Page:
“Nicaraguans seize missile during sting,” from the Washington Times, with thanks to Radwick:
Nicaraguan police, with U.S. assistance in a sting operation, thwarted black marketeers trying to sell SA-7 shoulder-fired missiles capable of downing commercial aircraft earlier this month, raising fears that some missiles already have been sold to terrorists, The Washington Times has learned….
“This is a very, very serious threat,” said the U.S. official. “This is what makes me stay up at night. Civilian aviation is at stake.”
The official said one Soviet-made SA-7 was confiscated at an air conditioning repair shop, the site of the sting in Managua, Nicaragua, where three Nicaraguans tried to sell the missile and offered more to undercover Nicaraguan police.
“This shows that such missiles can be bought on the open market, and it highlights the need for strong international cooperation to get rid of them,” a second official said in a government statement issued to The Times.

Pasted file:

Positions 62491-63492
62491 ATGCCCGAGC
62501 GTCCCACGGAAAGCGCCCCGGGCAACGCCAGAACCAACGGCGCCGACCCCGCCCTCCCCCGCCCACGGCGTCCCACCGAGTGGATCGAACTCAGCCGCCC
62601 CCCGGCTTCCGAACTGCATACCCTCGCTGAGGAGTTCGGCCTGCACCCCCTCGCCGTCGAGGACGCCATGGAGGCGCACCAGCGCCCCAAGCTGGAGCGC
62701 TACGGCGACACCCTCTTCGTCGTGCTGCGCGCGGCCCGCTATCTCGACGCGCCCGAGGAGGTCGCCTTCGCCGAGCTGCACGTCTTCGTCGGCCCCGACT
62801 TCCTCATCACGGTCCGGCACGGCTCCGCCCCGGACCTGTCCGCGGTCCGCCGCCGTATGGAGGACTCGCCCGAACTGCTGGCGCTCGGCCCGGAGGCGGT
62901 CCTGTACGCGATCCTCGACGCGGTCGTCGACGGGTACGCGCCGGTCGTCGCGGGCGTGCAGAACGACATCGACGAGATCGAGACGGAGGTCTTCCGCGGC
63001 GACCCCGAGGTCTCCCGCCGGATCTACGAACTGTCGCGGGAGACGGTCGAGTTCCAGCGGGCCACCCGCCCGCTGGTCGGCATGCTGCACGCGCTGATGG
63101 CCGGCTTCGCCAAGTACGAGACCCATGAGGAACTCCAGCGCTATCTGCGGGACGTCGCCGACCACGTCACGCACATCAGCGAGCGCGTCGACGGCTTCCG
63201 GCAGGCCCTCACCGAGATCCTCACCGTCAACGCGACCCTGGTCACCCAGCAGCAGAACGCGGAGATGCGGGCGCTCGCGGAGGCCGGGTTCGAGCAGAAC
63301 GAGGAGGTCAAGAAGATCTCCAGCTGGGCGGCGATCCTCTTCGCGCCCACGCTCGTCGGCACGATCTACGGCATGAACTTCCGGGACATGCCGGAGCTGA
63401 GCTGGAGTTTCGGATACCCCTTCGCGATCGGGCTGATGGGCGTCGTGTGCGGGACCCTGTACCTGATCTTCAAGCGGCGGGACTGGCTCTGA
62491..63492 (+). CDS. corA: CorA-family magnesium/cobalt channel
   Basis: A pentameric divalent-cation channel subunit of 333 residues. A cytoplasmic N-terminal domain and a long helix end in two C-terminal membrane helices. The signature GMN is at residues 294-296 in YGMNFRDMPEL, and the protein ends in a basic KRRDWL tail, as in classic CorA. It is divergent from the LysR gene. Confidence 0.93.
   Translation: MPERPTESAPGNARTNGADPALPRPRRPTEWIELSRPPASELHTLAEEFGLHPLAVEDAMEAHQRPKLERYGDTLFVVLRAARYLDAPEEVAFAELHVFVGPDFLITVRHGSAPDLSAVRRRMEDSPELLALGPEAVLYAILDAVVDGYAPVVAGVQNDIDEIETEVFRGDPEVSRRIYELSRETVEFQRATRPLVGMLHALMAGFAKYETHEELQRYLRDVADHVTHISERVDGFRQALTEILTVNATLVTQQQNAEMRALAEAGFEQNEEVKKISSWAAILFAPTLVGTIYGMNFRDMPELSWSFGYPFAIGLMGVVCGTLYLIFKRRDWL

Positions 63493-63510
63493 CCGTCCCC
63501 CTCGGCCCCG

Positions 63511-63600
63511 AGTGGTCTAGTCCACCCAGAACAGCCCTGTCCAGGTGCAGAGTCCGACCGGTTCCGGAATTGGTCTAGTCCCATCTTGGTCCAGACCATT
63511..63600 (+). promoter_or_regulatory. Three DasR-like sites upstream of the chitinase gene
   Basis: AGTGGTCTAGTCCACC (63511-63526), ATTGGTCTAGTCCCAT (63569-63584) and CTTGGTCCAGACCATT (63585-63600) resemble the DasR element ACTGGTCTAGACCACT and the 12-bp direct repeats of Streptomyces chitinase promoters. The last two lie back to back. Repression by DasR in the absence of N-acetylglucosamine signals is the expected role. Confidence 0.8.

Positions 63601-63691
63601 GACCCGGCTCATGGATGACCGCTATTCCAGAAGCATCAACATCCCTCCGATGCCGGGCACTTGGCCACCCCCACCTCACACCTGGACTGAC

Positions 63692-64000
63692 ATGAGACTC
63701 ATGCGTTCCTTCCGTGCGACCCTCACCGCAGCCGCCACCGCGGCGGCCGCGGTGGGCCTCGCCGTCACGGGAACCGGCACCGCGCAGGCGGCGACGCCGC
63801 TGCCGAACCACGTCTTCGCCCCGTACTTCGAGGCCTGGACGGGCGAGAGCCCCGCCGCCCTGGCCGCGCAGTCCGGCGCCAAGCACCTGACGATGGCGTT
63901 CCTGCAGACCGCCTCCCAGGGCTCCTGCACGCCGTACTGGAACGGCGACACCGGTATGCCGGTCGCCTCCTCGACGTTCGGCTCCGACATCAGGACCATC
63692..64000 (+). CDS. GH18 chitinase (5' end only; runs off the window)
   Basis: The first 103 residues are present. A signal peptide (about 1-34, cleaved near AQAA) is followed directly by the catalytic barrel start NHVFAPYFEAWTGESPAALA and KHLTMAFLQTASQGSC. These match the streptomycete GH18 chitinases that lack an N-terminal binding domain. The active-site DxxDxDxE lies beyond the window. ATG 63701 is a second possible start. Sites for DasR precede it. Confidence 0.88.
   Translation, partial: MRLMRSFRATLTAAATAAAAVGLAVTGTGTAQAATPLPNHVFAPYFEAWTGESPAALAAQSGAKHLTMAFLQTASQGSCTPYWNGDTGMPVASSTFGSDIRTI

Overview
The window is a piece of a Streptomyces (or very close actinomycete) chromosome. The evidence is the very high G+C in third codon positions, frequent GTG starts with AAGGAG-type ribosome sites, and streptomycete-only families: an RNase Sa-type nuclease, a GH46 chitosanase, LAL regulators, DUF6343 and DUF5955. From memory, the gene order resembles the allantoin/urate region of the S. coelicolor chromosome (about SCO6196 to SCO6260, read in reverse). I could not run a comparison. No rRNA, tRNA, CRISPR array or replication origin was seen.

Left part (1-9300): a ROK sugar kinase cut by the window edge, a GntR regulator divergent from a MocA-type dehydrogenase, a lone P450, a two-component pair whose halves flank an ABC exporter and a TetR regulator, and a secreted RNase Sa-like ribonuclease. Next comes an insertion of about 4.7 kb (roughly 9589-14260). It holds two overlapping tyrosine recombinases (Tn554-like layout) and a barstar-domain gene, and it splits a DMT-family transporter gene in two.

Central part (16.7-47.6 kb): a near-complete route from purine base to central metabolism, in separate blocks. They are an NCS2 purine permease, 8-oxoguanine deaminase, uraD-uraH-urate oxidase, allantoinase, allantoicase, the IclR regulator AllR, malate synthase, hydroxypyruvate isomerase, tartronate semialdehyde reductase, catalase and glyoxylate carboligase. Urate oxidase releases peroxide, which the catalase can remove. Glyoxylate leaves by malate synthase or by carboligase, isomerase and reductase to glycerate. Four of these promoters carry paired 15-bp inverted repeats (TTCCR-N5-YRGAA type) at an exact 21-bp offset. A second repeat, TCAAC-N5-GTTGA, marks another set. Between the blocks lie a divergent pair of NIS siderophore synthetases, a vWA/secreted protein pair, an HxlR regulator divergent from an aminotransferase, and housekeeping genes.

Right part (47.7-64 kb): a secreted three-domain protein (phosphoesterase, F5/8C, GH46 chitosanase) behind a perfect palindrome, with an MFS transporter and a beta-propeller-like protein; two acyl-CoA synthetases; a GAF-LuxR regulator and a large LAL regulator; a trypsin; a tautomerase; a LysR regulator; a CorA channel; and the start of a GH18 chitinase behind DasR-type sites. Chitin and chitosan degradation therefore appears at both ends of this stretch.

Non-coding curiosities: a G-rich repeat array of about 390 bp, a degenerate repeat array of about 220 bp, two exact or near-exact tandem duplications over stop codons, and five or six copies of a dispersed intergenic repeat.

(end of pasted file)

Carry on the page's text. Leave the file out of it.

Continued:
The sting has sounded alarm bells through the Bush administration for a number of reasons. The arrested men thought they were selling missiles to terrorists in Colombia and were willing to sell to Islamic terrorists, the official said. Also, Defense Secretary Donald H. Rumsfeld in November had won what he believed was a firm agreement from Nicaraguan President Enrique Bolanos to destroy about 1,000 remaining SA-7s. Some in the Bush administration now suspect the military is double-crossing Mr. Bolanos.
Osama bin Laden’s al Qaeda and other terrorist groups are known to be seeking portable missiles capable of bringing down a commercial airliner. The 20-pound SA-7 has a range up to 15,000 feet. In the wrong hands, a missile could down an airliner on its airport takeoff or approach.